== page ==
- Louis Cypher spends a big chunk of the game hanging out in various bars around the game world. If you were the leader of the Chaos side who'd watched your plans in the previous game get dashed when The Hero went neutral and kicked both your followers' asses and the asses of God's followers, you wouldn't like it. But you can still pick up the pieces and try again, right? Except it doesn't end up working that way. The victory of Neutrality just paved the way for the Messians, and through them the Council of Angels, to Take Over the World. Every day, people who worship your archnemesis YHVH seek to kill more of your followers, both human and demon. Mutants and other "undesirables", who would be the most likely to agree that the current system is corrupt and to want to change it to more fit your chaotic vision, are driven underground by the angels and forbidden from seeing the light of the sun. You'd need a good stiff drink too. And you ARE in a JRPG, where heroes wander into bars all the time looking for quests, information, and the odd Booze-Based Buff, so you get the best of both worlds.
- Daleth and Beth were designed to look like the Hero and Heroine of the previous game. This wasn't just conscious on the part of the game designers; the scientists made them like that. Beth gets decent treatment, but Daleth is forced into an in-universe Designated Villain role. The Messians are probably venting their hatred at the Hero for ruining their plans years ago by making a punching bag that looks like him. What's more, resembling the Hero would make Daleth initially more popular with the people who respected the Hero. When Daleth is revealed as a Dirty Coward, that not only drags his reputation down, but that of the Hero as well.
- Beth looks like the Heroine because even if she defected to the Hero's side, she was still a beloved Messiah.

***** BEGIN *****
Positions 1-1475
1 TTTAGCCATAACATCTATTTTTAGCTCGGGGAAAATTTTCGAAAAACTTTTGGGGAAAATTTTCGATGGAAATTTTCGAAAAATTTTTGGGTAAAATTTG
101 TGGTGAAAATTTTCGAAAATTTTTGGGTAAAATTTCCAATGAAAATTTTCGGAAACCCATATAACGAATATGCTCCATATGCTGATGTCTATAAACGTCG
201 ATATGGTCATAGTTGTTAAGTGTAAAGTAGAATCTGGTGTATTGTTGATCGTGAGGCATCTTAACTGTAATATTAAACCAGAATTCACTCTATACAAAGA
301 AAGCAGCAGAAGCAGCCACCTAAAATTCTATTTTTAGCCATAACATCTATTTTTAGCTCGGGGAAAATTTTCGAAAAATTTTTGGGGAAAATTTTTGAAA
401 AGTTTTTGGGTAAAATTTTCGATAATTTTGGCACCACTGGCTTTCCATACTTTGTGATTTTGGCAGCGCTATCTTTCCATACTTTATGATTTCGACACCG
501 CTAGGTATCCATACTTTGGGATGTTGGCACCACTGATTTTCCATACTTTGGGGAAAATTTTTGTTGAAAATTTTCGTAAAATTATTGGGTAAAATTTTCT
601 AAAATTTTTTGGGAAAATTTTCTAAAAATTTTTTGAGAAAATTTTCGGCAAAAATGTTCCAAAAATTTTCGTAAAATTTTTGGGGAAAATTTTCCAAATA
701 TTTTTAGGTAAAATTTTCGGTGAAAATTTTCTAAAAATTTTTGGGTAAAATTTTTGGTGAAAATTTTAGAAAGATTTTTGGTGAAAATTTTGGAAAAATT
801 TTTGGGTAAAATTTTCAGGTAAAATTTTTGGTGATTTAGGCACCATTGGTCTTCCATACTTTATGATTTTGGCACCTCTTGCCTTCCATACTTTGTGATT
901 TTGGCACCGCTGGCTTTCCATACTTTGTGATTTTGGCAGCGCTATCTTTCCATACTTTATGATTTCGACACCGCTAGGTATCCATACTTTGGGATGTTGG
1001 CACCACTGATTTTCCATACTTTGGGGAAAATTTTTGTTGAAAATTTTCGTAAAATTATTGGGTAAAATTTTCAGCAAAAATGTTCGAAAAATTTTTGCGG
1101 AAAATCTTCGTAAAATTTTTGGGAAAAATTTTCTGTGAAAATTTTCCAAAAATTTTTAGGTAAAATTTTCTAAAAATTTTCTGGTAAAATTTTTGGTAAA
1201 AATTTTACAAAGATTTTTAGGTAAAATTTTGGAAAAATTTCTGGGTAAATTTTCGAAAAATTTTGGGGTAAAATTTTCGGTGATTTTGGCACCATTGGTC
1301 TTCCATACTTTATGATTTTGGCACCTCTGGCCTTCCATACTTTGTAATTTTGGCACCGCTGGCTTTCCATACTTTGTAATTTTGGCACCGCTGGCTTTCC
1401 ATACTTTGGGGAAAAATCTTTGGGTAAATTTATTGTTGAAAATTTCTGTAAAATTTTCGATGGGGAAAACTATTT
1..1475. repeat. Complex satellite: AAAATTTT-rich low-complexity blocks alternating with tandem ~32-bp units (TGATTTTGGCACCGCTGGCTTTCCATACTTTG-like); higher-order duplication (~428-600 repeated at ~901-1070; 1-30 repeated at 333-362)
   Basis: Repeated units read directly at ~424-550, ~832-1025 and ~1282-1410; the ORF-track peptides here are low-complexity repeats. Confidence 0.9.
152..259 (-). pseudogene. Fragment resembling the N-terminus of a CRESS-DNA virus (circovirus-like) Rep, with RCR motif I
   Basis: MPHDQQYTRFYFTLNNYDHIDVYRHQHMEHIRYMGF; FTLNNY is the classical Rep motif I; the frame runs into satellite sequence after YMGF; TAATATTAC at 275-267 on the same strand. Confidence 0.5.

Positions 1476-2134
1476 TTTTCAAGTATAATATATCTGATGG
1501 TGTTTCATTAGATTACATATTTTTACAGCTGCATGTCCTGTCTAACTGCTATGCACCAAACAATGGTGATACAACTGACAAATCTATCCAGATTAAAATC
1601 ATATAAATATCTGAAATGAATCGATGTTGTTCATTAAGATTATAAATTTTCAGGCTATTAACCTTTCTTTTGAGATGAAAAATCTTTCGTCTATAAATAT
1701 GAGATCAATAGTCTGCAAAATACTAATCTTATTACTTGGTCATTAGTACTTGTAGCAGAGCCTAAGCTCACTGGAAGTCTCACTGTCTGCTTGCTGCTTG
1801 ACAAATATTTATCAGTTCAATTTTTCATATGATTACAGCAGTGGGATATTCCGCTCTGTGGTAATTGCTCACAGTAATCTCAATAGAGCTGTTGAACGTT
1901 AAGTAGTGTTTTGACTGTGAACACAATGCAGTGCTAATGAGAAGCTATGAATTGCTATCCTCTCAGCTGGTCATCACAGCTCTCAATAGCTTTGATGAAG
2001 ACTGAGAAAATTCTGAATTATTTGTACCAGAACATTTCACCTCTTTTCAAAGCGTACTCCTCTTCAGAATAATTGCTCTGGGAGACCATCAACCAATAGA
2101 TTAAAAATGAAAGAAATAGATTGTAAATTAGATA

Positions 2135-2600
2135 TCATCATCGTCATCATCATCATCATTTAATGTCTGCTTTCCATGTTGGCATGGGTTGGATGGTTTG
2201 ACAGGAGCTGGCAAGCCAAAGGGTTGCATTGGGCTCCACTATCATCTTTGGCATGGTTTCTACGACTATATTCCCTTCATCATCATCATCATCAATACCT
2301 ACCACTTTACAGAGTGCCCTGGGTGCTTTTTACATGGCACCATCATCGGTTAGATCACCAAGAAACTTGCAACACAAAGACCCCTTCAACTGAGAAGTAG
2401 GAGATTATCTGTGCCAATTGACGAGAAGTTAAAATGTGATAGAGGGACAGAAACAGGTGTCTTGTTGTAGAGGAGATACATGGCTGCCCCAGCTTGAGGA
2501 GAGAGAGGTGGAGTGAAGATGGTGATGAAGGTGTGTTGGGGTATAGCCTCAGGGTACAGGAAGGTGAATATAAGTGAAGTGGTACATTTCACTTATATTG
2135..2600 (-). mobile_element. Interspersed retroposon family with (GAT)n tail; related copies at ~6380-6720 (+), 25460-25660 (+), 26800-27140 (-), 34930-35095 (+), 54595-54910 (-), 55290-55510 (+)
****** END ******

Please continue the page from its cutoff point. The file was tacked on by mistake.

- Beth and Daleth only interact with each other once, when Daleth kills her while trying to kill Aleph, but their actions at that event take on a new light if they're supposed to evoke the strong bond between the Hero and Heroine. If you assume that they're their reincarnations (probably not true but for the sake of the symbolism), it makes more sense that Daleth is angrier that one woman was killed in front of him than the fact that Aleph is claiming to be the Messiah, the whole point of his life, and that Beth begs Aleph not to take revenge. It would be painful to see someone you knew very well suffer, after all.
- The prizes for winning the Valhalla gladiator tournament are citizenship for the Center and one million macca. But the champions generally move straight to the Center; none of that money would ever be spent anywhere else. It's another way that the Center keeps everywhere else poor.
- This might just be an English-language pun, but Arcadia is two letters away from Arcade. It's all a VR simulation, just like the virtual arcades.
- Why does YHVH think that he can order Lucifer, his archenemy, around? According to one school of thought, all demons, including Lucifer, still work for God. It's a way to reconcile the idea that nothing in the world can happen without God's permission, and the belief that bad things are caused by demons. YHVH tells Lucifer to unleash Kuzuryu upon Tokyo Millennium, which is a bad thing enacted by a demon with the permission of God.
Fridge / Shin Megami Tensei II